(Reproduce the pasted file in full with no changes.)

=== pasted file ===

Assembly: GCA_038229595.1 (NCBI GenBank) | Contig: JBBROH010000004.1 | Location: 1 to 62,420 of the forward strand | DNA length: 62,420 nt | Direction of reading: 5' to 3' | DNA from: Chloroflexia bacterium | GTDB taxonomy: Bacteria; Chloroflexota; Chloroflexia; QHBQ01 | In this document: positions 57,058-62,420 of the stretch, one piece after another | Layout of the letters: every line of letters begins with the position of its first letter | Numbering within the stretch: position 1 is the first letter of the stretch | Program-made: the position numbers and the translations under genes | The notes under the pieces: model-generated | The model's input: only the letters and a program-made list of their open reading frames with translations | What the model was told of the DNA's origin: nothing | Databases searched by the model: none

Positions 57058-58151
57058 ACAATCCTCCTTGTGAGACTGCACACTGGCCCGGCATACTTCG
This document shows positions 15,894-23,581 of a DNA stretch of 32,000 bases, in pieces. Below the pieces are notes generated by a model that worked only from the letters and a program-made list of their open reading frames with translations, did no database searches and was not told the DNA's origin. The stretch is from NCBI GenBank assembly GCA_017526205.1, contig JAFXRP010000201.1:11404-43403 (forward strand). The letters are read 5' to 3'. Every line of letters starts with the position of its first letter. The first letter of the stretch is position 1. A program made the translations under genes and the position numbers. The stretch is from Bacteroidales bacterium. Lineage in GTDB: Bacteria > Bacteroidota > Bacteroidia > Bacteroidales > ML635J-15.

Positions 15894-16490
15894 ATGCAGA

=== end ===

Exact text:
Assembly: GCA_038229595.1 (NCBI GenBank) | Contig: JBBROH010000004.1 | Location: 1 to 62,420 of the forward strand | DNA length: 62,420 nt | Direction of reading: 5' to 3' | DNA from: Chloroflexia bacterium | GTDB taxonomy: Bacteria; Chloroflexota; Chloroflexia; QHBQ01 | In this document: positions 57,058-62,420 of the stretch, one piece after another | Layout of the letters: every line of letters begins with the position of its first letter | Numbering within the stretch: position 1 is the first letter of the stretch | Program-made: the position numbers and the translations under genes | The notes under the pieces: model-generated | The model's input: only the letters and a program-made list of their open reading frames with translations | What the model was told of the DNA's origin: nothing | Databases searched by the model: none

Positions 57058-58151
57058 ACAATCCTCCTTGTGAGACTGCACACTGGCCCGGCATACTTCG
This document shows positions 15,894-23,581 of a DNA stretch of 32,000 bases, in pieces. Below the pieces are notes generated by a model that worked only from the letters and a program-made list of their open reading frames with translations, did no database searches and was not told the DNA's origin. The stretch is from NCBI GenBank assembly GCA_017526205.1, contig JAFXRP010000201.1:11404-43403 (forward strand). The letters are read 5' to 3'. Every line of letters starts with the position of its first letter. The first letter of the stretch is position 1. A program made the translations under genes and the position numbers. The stretch is from Bacteroidales bacterium. Lineage in GTDB: Bacteria > Bacteroidota > Bacteroidia > Bacteroidales > ML635J-15.

Positions 15894-16490
15894 ATGCAGA